Mary Slessor and Maggie Keswick Jencks have been unveiled as the first women who will be commemorated in The Hall of Heroes at The National Wallace Monument in Stirling.
The move follows a campaign that has captured the hearts and minds of the public across the globe.
The historic announcement marks the start of the most significant development in The Hall of Heroes since the first busts of Robert Burns and King Robert the Bruce were installed in 1886, and is the culmination of a four-month project that began with a shortlist of 14 remarkable Scottish women followed by a public vote to choose the one woman to be inaugurated into the Hall of Heroes.
From the thousands of votes which were cast online and by visitors to the Monument, the two women emerged clearly as the frontrunners, and following scrutiny of all votes the Selection Panel took the momentous decision that both Mary Slessor and Maggie Keswick Jencks should be welcomed into the Hall of Heroes.
Zillah Jamieson, Chair of Stirling District Tourism, explained: “This has been an incredible campaign, one which has ignited passions and has stimulated an amazing response. The level of enthusiasm for women to be given recognition has been truly inspirational - and the challenge for us as a self-funding charity has been to raise the funds required to embark on this project, and to now introduce these women into The Hall of Heroes. We are proud that we have been able to do this - with the help and the support of the visitors who come to the Monument”.
Missionary Mary Slessor, and co-founder of the Maggie’s Centres, Maggie Keswick Jencks, will join the gallery alongside the existing sixteen busts of famous men from Scotland’s history.
Both women exhibited selflessness and personal commitment to social improvement, and through their efforts to help others they achieved worldwide recognition.
Mary Slessor (1848-1915) has been described as the most celebrated Scottish missionary since David Livingstone, who inspired her to a life of service. Determined to overcome the challenges of her early years, and largely self-taught, she combined her missionary zeal with a practical approach to helping those in need, and she worked tirelessly to improve the quality of life for the people of Calabar, in Nigeria - against a background of prejudice and opposition.
Described as “selfless” and “exceptionally unique”, the opportunity to see Mary Slessor recognised as a heroine prompted many voters to share their own stories of how she inspired them, with one writing how “I became a full time missionary at the age of 21, after reading her biography.”
Rev Ian Alexander, secretary of the World Mission Council of the Church of Scotland, said: “We are thrilled and delighted that Mary Slessor has been chosen as one of the first women to be immortalised in the Hall of Heroes. “She is an iconic figure in Scotland and her pioneering work in Calabar, Nigeria, remains an inspiration to this day.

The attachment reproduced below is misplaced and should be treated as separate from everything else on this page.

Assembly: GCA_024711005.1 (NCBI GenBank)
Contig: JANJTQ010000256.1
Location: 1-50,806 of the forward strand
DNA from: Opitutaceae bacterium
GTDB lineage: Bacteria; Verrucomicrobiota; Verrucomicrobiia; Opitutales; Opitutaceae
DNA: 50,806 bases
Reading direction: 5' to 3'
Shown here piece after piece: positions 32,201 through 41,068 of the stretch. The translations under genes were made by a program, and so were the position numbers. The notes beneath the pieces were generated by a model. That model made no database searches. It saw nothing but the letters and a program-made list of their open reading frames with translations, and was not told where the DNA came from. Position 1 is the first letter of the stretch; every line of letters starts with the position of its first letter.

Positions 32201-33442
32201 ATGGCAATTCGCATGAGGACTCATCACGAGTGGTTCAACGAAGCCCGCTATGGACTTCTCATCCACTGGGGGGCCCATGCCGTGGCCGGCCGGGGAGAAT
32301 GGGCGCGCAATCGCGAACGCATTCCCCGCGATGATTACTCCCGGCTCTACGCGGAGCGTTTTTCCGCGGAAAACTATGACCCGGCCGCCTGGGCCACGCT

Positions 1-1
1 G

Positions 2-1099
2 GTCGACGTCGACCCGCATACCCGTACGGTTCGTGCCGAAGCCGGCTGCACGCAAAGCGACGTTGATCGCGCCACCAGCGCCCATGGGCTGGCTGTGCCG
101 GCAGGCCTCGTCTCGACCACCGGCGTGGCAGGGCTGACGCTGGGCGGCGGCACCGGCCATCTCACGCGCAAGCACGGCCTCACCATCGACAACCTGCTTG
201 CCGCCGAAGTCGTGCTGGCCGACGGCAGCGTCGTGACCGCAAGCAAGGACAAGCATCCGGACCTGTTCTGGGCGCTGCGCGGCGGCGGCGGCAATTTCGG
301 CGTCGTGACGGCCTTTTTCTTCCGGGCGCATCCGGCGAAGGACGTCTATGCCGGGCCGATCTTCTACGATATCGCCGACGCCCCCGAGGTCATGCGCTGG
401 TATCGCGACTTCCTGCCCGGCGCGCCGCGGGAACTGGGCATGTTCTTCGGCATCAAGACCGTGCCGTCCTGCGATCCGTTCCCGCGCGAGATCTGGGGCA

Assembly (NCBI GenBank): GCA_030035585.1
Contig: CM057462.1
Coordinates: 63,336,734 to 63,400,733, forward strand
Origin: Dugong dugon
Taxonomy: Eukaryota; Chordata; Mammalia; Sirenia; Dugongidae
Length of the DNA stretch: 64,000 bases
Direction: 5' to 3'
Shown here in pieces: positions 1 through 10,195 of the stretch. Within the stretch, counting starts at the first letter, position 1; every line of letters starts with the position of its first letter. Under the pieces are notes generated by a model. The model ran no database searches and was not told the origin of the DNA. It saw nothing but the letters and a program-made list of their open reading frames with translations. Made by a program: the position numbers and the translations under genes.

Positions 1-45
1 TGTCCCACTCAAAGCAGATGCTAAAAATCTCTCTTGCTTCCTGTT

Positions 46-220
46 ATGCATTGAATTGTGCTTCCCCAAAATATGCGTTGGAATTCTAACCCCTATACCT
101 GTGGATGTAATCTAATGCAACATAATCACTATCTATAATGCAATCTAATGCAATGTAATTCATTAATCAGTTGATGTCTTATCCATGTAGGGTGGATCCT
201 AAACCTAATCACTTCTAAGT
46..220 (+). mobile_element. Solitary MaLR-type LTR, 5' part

“Today, the Church of Scotland, internationally, nationally and locally, continues her legacy in its commitment to work with partners around the world in addressing justice, health issues, and opportunities for all people to live full and productive lives, whether male or female, whether young or old.”
A writer, gardener and designer from Dumfries, Maggie Keswick Jencks (1941-1995), with her husband Charles founded the Maggie’s Centres, which offer practical, emotional and social support to people with cancer, their family and friends. She designed the blueprint for the centres, the first of which opened in Edinburgh in 1996, while she herself was facing cancer.
Voters in their hundreds chose to show their support for the “amazing” Maggie Keswick Jencks, with many highlighting how the Maggie’s Centres positively impacted their lives. Emphasising just how much the services they provide are appreciated, and how much their founder is admired, one comment read - “Maggie’s Centre has been so vital to our family, an inspirational lady who made so many people’s lives a little easier at a terrible time.”
Maggie’s chief executive Laura Lee said: “It is quite incredible to think that Maggie has been chosen, by the public, to be the first Scottish woman alongside Mary Slessor to join the Hall of Heroes.
“All the women on the shortlisted would have been worthy of a place amongst the likes of Robert Burns and Sir Walter Scott, but perhaps the result reflects how many people are affected by cancer. Maggie deserves to be honoured for her vision of a different type of cancer care, but I think she would be surprised to find herself in such illustrious company.”